* Vast area divided between energy development, conservation
* Reserve home to huge caribou herds, migratory birds
* Republican senator says plan locks up gas reserves
By Ros Krasny
WASHINGTON, Dec 19 The U.S. federal government
on Wednesday announced a plan to manage energy drilling on part
of Alaska's North Slope, with the 23-million-acre National
Petroleum Reserve to be divided between areas available for oil
and gas leases and those that are protected from development.
The announcement by U.S. Interior Secretary Ken Salazar
followed the completion of an environmental impact study, which
recommended development of areas that contain about 72 percent
of the estimated "economically recoverable" oil in the reserve.
The move drew criticism from Alaska Sen. Lisa Murkowski, who
said the Obama administration had not gone far enough to open up
oil and natural gas resources in the area.
Salazar said the plan as conceived would allow for the
potential construction of pipelines carrying oil or gas from
operations in the Chukchi and Beaufort Seas through the NPR
region, also known as the Western Arctic Reserve.
The "balanced approach" would help protect "significant
caribou herds, migratory bird habitat and sensitive coastal
resources that are critically important to the culture and
subsistence lifestyle of Alaska Natives," Salazar said.
The administration has authorized 177 oil and gas leases in
the reserve since May 2011, covering some 1.4 million acres. So
far only exploratory drilling has occurred.
Under Wednesday's blueprint 11.8 million acres would be open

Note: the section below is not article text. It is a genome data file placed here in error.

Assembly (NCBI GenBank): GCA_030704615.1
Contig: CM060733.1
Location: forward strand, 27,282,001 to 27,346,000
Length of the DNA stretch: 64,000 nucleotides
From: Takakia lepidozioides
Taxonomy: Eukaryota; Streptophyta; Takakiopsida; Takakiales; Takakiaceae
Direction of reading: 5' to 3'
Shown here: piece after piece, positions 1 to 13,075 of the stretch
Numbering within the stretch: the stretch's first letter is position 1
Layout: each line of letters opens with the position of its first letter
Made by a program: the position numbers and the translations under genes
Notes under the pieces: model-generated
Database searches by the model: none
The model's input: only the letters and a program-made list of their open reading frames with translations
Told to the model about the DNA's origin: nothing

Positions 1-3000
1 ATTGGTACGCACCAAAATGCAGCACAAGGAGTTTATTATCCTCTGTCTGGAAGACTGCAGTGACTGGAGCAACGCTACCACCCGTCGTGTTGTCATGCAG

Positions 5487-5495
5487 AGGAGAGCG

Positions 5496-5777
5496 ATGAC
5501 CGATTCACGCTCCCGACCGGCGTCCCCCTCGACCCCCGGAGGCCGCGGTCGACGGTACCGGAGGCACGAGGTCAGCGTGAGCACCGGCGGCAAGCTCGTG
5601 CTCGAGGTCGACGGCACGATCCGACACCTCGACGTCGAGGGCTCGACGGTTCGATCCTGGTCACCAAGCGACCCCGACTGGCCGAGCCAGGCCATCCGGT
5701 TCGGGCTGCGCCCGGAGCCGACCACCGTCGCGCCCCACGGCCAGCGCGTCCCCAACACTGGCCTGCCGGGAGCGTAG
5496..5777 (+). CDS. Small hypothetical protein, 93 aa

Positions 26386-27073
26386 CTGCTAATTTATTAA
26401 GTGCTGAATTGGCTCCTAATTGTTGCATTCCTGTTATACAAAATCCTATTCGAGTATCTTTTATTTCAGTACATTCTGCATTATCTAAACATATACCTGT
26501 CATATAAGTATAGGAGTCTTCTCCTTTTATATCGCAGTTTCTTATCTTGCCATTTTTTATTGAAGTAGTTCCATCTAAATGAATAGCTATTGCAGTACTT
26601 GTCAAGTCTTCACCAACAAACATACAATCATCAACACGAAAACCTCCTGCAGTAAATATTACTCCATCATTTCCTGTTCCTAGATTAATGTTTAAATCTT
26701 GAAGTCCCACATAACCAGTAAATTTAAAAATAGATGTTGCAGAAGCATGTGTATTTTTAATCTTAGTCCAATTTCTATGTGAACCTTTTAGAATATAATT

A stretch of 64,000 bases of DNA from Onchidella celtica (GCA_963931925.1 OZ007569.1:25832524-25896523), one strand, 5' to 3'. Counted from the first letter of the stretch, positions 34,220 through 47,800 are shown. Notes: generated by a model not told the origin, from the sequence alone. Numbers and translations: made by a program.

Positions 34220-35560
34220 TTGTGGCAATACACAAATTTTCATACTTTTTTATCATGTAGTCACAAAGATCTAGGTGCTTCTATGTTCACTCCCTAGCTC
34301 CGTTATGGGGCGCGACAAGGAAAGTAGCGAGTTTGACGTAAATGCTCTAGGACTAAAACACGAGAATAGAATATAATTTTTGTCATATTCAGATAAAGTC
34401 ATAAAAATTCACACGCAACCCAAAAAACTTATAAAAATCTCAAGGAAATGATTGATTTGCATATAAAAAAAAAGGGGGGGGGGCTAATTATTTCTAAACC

for development, which are estimated to hold 549 million barrels
of economically recoverable oil and 8.7 trillion cubic feet of
economically recoverable natural gas.
Murkowski, the top Republican on the Senate Energy
Committee, takes the view that the reserve's legal purpose is to
provide petroleum to the United States to ensure the nation's
The administration's plan "locks up 83.5 percent of the
likely natural gas in the reserve. That is totally
unacceptable," she said.
The reserve is the largest single tract of public land in
the country, roughly the size of Indiana, and is managed by the
Bureau of Land Management.
Several environmentalists said they liked the plan, which
protects the area around the North Slope's biggest lake.
"This is a nice holiday present for America's waterfowl
hunters and bird watchers," said Adam Kolton, executive director
of the National Wildlife Federation's national advocacy center,
who praised the administration's "balanced approach."
But Brendan Cummings, a senior attorney for the Center for
Biological Diversity, decried the decision as "unfortunate".
"The Obama administration seems set on turning most
of America's Arctic into a sacrifice zone for the benefit of oil
companies," he said in an email.